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Friday, 6 August 2010

Camille Silvy at the National Portrait Gallery

I must admit I was initially drawn to the Camille Silvy exhibition because of our name share, my full name also being Camille.

Camille Silvy was a pioneer of early photography and established himself as one of the leading portrait photographers in London, to which he moved in 1859. This exhibition at the National Portrait Gallery displays many incredible images, some of which have not been shown since the 1860s.

Silvy spoke of his passion: ‘ when I realised the inadequacy of my talent in obtaining exact views of the places we travelled through, I dedicated myself to photography and ... concentrated especially on reproducing everything interesting – archaeologically or historically – that presented itself to me.’

The show begins with a collection of photographs taken in France. Quiet and serene these photos have a nostalgic feel, they capture the street life in the most natural way. The motif of horses recurs throughout the exhibition, a subject close to Silvy’s heart. He was a keen and knowledgeable horseman, as shown in the painting of him included in the collection. Later there is a series of very romantic photographs taken in London. These are intimate studies of delicate light and dark. My favourites were ‘Fog’ and ‘Twilight’, both taken in 1859. These hazy shots depict mysterious secrets in the shadows of London.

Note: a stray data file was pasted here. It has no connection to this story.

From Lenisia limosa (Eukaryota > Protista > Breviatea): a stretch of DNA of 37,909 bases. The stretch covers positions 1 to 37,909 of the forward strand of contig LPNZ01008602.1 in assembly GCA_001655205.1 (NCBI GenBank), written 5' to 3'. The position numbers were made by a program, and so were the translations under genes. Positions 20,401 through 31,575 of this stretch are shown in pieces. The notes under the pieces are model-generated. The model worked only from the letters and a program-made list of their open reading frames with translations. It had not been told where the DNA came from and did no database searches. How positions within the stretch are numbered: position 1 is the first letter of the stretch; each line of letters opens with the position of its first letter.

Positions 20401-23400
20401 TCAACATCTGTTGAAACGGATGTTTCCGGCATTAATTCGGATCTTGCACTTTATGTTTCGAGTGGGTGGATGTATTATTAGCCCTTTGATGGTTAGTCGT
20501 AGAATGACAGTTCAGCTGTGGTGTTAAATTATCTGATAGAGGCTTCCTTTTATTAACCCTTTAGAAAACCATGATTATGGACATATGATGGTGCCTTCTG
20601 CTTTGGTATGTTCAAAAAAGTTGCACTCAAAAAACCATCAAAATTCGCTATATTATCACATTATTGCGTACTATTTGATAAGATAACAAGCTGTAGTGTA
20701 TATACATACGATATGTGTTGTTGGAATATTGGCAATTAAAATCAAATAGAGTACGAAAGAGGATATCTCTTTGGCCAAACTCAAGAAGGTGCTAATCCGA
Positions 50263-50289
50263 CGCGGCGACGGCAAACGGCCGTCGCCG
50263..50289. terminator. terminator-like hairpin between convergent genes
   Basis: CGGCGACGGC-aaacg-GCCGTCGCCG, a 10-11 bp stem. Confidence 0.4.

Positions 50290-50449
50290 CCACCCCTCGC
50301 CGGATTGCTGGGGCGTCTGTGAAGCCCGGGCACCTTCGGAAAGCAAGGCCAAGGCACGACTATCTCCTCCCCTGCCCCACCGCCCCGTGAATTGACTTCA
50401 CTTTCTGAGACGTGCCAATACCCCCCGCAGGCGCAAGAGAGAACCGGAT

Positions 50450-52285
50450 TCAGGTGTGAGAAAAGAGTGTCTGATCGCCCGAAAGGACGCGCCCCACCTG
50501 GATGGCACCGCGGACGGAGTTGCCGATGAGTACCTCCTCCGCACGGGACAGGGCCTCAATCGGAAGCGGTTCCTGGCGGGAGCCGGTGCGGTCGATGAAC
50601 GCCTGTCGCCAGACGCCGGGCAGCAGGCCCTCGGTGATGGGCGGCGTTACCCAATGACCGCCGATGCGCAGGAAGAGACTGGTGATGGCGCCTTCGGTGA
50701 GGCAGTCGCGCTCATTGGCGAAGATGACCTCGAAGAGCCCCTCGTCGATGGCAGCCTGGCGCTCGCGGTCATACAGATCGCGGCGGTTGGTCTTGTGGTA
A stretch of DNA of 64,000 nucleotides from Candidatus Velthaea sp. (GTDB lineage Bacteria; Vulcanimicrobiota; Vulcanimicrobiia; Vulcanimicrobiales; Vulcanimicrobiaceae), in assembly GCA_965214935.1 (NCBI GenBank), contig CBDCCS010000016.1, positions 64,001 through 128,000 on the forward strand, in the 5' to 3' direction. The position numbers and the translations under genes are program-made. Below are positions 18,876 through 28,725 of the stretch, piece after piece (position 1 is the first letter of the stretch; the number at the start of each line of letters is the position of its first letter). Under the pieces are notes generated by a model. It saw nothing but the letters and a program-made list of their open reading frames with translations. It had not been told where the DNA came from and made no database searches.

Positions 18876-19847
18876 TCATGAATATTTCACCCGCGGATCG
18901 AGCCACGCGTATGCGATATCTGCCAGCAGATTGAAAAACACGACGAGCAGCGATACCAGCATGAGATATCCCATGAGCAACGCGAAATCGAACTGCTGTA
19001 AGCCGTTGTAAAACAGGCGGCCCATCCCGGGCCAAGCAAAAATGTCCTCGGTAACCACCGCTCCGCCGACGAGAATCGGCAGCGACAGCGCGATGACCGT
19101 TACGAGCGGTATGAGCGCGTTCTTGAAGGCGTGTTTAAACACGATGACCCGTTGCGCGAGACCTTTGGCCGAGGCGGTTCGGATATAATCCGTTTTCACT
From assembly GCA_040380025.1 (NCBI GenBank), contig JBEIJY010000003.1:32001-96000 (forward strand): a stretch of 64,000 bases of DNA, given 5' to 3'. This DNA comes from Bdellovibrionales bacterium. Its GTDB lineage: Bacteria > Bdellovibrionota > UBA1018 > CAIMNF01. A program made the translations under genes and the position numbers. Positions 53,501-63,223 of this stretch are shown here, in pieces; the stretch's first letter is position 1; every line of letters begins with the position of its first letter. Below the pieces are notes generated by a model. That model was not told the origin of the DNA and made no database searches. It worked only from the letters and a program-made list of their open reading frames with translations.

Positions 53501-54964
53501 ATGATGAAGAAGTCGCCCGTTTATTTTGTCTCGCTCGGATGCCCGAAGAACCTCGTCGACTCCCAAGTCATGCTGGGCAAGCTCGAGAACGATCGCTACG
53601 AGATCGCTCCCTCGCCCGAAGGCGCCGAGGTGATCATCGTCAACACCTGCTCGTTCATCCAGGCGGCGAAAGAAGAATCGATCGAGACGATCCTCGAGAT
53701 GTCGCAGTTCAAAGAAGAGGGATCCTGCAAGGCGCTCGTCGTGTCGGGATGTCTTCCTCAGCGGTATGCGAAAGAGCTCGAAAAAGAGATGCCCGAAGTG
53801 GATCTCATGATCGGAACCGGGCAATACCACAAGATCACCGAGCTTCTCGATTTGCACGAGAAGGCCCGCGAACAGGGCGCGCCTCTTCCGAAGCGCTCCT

As the exhibition continued I realised Camille Silvy and I had more in common than I had originally thought. Like me, Silvy loved fashion and the theatre. His wife often modelled for him in the latest Parisian fashions; one of her more outrageous dresses is displayed. She was a useful part of the process, Camille could try out all his new ideas in the photographs he took of her. The final rooms show Silvy’s obsession with the magical opera stage. The main focus of his attention was the international operatic star Adelina Patti, and it has been said that as a model she brought out the best in his talent.

It’s sad to think that Camille Silvy has been left unnoticed for so long, he is a modern master worthy of rediscovery.

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